NO causes pulmonary vasodilation in patients with pulmonary hypertension. In pulmonary arterial smooth muscle cells, the activity of voltage-gated K+ (Kv) channels controls resting membrane potential. In turn, membrane potential is an important regulator of the intracellular free calcium concentration ([Ca2+]i) and pulmonary vascular tone. We used patch clamp methods to determine whether the NO-induced pulmonary vasodilation is mediated by activation of Kv channels. Quantitative fluorescence microscopy was employed to test the effect of NO on the depolarization-induced rise in [Ca2+]i. Blockade of Kv channels by 4-aminopyridine (5 mM) depolarized pulmonary artery myocytes to threshold for initiation of Ca2+ action potentials, and thereby increased [Ca2+]i. NO (≈3 μM) and the NO-generating compound sodium nitroprusside (5-10 μM) opened Kv channels in rat pulmonary artery smooth muscle cells. The enhanced K+ currents then hyperpolarized the cells, and blocked Ca2+-dependent action potentials, thereby preventing the evoked increases in [Ca2+]i. Nitroprusside also increased the probability of Kv channel opening in excised, outside-out membrane patches. This raises the possibility that NO may act either directly on the channel protein or on a closely associated molecule rather than via soluble guanylate cyclase. In isolated pulmonary arteries, 4-aminopyridine significantly inhibited NO-induced relaxation. We conclude that NO promotes the opening of Kv channels in pulmonary arterial smooth muscle cells. The resulting membrane hyperpolarization, which lowers [Ca2+]i, is apparently one of the mechanisms by which NO induces pulmonary vasodilation.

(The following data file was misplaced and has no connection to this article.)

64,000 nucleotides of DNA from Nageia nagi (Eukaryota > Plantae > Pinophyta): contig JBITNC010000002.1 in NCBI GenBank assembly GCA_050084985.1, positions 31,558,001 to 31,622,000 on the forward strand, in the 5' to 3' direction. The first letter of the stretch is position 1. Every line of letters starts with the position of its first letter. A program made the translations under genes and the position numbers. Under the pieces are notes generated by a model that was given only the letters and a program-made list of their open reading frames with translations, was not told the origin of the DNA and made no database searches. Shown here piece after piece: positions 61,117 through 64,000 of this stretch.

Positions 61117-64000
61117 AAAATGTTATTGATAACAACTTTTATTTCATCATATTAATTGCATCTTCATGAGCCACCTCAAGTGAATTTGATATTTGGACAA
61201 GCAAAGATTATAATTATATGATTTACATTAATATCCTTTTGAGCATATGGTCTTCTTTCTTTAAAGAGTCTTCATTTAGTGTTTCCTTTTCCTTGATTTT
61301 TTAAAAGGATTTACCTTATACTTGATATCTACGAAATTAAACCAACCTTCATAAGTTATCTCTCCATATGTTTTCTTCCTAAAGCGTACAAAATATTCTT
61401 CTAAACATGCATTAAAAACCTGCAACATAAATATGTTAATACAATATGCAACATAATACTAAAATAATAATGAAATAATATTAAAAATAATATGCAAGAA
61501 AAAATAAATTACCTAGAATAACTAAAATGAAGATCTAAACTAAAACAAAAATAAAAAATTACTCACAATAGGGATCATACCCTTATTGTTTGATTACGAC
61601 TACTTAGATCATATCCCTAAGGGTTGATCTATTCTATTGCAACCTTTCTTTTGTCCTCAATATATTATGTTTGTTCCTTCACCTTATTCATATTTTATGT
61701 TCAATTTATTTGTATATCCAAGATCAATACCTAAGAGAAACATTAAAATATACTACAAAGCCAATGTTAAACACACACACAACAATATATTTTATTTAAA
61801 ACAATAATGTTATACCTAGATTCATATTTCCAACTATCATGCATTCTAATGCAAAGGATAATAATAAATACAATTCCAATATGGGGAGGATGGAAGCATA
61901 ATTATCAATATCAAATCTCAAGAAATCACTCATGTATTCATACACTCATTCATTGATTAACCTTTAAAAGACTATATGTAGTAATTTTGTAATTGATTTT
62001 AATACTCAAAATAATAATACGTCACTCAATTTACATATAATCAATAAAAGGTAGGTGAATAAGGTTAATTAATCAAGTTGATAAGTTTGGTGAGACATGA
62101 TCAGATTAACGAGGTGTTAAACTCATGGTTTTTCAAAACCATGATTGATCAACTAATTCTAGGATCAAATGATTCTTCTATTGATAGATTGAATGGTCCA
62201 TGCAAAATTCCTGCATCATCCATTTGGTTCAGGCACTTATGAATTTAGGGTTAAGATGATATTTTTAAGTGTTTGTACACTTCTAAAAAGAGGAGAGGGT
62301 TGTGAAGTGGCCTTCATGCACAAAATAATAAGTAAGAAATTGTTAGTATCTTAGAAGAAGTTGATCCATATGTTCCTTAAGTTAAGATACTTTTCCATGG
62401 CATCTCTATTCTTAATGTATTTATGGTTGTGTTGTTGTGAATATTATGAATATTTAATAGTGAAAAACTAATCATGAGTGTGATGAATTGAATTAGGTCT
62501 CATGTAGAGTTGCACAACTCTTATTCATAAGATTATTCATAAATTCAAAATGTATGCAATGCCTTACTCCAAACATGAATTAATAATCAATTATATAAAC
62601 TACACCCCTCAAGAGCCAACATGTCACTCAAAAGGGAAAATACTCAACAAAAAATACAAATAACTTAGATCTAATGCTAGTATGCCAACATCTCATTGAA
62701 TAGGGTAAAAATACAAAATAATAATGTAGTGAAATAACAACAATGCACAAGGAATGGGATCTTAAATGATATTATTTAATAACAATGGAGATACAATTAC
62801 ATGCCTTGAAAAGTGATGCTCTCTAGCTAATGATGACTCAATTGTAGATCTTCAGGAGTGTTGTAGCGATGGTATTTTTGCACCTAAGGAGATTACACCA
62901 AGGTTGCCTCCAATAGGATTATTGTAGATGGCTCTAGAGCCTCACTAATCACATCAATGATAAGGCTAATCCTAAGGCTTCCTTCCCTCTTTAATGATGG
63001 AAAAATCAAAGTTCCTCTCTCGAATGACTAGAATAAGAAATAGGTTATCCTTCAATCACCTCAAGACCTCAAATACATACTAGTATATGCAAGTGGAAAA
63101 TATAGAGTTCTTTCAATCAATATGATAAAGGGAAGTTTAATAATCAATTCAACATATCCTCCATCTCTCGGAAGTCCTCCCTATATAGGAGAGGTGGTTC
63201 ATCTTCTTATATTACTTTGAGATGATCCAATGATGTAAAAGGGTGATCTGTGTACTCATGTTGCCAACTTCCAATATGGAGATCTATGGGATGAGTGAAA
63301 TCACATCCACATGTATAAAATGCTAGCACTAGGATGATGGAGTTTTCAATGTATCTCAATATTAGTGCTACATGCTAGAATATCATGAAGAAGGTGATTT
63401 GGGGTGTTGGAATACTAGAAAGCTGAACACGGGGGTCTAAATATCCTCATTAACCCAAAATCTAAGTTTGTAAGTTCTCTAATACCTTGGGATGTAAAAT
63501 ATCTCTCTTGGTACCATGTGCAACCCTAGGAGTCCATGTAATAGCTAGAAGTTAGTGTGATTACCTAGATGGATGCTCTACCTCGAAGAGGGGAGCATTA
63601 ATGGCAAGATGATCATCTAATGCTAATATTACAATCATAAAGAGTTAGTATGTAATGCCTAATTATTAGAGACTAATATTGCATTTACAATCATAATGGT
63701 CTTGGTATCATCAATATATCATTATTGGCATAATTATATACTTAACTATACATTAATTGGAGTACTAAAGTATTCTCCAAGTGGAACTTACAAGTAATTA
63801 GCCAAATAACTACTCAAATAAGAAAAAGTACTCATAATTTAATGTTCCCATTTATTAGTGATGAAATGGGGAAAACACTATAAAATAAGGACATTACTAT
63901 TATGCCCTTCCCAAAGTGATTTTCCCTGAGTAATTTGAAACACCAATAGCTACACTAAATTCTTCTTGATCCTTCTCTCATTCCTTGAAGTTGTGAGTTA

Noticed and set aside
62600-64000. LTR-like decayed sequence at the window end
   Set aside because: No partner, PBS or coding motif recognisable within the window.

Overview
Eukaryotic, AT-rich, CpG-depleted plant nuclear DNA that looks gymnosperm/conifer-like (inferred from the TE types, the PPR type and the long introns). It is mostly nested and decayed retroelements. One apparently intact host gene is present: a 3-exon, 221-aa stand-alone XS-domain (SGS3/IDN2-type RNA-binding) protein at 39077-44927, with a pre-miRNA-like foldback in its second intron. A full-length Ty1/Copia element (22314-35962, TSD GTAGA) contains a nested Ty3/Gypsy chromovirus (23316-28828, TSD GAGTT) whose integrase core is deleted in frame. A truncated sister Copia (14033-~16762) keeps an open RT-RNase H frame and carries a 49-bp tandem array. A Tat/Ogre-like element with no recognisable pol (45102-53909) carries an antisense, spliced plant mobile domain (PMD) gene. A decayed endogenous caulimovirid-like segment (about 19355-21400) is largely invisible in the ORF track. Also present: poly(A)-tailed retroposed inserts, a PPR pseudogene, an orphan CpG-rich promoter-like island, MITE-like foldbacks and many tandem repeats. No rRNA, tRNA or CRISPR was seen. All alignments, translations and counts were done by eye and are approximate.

|Original language||English (US)|
|Number of pages||6|
|Journal||Proceedings of the National Academy of Sciences of the United States of America|
|State||Published - Sep 17 1996|
- Membrane potential
- Potassium current
ASJC Scopus subject areas